First off, let me say congrats to the San Francisco Giants organization and fans on winning the 2012 World Series. It was a great year for the Giants as the team won its seventh championship and second in the last three years.
Now, not to rain on the Giants and their fan’s parade, but let’s get something straight. I have heard a lot of talk about the Giants being a dynasty. And while winning two of the past three World Series could spur such talk, the Giants are not a dynasty, and here is why.
Between the 2010 Giants and the 2012 Giants, the roster is completely different. Only one starting position player for the 2012 Giants was a starter on the 2010 team, Buster Posey.
There are a couple of other players from 2010 who returned, but they are in vastly different roles. Pablo Sandoval was a member of the 2010 World Series team, but it was Juan Uribe starting at third base. Aubrey Huff was the starting first baseman in 2010, but this season it was Brandon Belt.
Other than those two, the rest of the position players are all new.
On the pitching side, there are plenty of returning players. Starting pitchers Matt Cain, Tim Lincecum, Madison Bumgarner are all still with the club as are relievers Jeremy Affeldt, Guillermo Mota, Sergio Romo, and Santiago Castilla.
In 2010, Barry Zito was a member of the Giants and had a horrible year statistically. It was so bad, the Giants left Zito and his $126 million dollar contract off of the Giants’ post season roster. This year, he was one of their best postseason pitchers. Two years ago, Lincecum was a starting pitcher for the Giants during the World Series. This year, he was a reliever, and a very good one for San Francisco out of the pen after having a subpar 2012 regular season.
Look at the roster turnover and see how the team has changed, then explain to me how the Giants qualify as a dynasty, because they don’t.
Having a team become a dynasty is hard in today’s game. Keeping players together during the age of free agency is tough, and expensive.
So that leads me to the question of what exactly qualifies as a dynasty.
The last dynasty baseball had, was the 1998-2001 New York Yankees. During that time, the Yankees advanced to four straight World Series and won three consecutive (1998-2000). The lone series loss was the fourth one in 2001.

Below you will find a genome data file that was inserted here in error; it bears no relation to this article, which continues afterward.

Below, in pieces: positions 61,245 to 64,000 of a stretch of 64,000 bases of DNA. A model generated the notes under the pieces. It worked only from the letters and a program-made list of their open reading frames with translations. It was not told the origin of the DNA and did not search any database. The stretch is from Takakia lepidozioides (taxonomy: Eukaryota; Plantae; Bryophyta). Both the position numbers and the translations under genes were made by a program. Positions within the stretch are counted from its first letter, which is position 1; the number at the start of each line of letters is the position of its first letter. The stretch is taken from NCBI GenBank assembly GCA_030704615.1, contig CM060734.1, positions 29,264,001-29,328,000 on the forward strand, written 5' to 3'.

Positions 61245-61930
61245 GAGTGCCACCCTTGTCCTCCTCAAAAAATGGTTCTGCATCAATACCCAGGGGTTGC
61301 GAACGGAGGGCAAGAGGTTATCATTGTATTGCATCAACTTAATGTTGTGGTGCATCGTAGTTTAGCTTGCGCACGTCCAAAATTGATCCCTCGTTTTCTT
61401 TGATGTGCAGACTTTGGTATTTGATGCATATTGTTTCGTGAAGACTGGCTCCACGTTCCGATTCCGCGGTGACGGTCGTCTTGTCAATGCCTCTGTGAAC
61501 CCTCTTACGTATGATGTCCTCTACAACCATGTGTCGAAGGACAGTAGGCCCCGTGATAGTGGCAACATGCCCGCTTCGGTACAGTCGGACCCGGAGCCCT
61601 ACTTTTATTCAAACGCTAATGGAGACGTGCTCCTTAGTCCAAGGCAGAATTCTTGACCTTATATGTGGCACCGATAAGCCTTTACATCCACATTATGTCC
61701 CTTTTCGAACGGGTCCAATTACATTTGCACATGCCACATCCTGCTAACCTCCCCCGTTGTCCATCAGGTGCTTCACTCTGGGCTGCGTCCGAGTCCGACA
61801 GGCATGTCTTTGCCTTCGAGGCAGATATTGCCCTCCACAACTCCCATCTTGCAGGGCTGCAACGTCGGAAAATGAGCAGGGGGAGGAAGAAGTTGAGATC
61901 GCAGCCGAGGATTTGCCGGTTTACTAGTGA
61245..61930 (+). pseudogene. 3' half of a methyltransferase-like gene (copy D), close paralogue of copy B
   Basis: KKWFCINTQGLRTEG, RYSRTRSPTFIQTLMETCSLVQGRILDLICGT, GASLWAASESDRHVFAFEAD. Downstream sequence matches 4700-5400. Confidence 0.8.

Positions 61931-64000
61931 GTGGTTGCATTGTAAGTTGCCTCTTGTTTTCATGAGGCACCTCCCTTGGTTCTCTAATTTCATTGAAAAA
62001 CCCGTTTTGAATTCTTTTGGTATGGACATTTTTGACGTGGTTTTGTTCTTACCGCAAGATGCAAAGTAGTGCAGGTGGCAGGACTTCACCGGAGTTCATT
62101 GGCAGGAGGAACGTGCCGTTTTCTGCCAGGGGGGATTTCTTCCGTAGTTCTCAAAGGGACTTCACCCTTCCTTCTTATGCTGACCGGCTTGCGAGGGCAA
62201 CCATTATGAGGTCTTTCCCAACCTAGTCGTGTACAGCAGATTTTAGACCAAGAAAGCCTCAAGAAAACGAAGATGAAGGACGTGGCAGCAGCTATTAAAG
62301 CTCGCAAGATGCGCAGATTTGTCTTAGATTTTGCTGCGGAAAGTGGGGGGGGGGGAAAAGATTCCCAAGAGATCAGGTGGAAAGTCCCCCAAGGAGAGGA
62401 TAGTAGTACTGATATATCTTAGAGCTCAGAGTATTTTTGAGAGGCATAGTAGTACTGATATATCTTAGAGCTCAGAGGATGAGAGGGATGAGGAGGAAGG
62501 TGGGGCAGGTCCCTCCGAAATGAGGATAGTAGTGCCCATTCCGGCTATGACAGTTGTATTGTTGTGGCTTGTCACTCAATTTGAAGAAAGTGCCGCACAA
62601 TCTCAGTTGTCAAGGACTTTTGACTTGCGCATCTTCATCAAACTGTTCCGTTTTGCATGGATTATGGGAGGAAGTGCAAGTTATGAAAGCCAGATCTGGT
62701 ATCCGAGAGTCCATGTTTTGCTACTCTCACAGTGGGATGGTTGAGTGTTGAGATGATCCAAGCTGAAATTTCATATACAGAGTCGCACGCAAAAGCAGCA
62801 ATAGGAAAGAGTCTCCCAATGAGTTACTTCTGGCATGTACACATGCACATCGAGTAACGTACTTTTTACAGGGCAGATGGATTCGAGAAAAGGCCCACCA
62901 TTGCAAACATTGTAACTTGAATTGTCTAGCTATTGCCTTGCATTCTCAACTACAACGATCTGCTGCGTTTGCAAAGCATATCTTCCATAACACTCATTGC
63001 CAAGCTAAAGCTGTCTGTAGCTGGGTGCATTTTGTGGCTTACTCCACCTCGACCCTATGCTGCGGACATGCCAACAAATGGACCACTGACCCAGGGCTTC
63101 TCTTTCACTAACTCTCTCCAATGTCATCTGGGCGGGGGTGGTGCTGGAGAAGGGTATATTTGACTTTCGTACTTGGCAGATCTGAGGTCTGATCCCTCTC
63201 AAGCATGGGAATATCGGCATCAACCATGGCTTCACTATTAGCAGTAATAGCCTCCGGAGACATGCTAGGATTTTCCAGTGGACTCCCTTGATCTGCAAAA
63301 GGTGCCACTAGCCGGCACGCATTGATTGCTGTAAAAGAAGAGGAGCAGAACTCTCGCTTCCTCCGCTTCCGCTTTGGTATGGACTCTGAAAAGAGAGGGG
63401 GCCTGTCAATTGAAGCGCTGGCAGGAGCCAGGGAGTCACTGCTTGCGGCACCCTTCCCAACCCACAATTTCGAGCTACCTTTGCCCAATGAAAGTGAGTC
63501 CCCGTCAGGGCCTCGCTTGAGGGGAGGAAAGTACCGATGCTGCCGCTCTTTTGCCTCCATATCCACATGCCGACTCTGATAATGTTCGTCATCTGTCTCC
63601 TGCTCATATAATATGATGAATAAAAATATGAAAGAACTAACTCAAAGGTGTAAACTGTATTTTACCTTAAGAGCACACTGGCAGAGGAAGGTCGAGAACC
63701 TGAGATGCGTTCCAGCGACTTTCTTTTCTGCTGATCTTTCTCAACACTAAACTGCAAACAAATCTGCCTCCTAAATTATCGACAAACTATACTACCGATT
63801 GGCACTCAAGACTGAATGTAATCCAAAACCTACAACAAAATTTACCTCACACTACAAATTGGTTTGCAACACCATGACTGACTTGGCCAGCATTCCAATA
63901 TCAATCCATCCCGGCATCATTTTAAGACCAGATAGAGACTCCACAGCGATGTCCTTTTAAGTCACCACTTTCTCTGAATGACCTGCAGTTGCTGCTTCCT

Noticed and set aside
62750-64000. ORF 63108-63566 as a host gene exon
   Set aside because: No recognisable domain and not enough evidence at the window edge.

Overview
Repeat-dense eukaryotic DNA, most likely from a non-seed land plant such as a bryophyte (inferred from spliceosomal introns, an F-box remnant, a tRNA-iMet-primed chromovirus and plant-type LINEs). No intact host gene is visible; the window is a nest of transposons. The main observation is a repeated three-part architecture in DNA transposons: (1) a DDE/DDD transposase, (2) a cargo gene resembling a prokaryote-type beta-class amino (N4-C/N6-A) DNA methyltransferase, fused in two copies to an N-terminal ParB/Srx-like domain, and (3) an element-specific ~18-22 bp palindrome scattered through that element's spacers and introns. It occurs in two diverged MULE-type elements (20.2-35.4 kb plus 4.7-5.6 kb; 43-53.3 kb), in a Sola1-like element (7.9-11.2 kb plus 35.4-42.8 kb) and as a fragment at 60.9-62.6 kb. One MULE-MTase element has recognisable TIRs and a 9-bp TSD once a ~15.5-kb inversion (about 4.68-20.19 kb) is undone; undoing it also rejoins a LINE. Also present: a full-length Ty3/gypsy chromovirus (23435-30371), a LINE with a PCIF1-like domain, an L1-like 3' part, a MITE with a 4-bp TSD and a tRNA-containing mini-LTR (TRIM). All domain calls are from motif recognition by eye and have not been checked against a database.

During that four year span, the Yankees had the same starting position players for six of the field positions; Tino Martinez (1B), Derek Jeter (SS), Scott Brosius (3B), Paul O’Neill (RF), Bernie Williams (CF), and Jorge Posada (C). Posada shared time behind the dish with Joe Girardi in 1998, but still started two of the four games. In the one game Posada came in as a pinch hitter for Girardi, Posada finished 1-for-2 while Girardi was 0-for-2.
On the mound, the Yankees had two starting pitchers that started games in all four years, Andy Pettitte and Orlando Hernandez. While not a part of the team in 1998, Roger Clemens joined the Yankees in 1999 and started games in the World Series during 1999, 2000, and 2001. The addition of Clemens gave the Yankees three starting pitchers who were a part of the team.
The Yankees teams of the late 1990s and early 2000s were baseball’s first dynasty since the Oakland A’s of the early 1970s. During the early 1970s, the Oakland A’s won the American League West five straight years (1971-1975). In the middle of that run, the A’s won three straight World Series championships (1972-1974).
Other than the A’s and the Yankees, no other team in baseball history has won three straight World Series. The Yankees are the only team to win four straight (1936-1939) as well as five straight (1949-1953). Add in 1947 and the Yankees won six World Series championships in seven years.
From 1936 to 1964, the Yankees were in the World Series 22 times. That is a span of 29 years where the Yankees were in 22 World Series. During that time, the Yankees went 16-6 in the Fall Classic.
Sorry Giants fans, you are not a dynasty. The Yankees are a dynasty.
Champions, Yes; Dynasty, NO
Oct 29, 2012 at 9:44 PM Oct 29, 2012 at 9:46 PM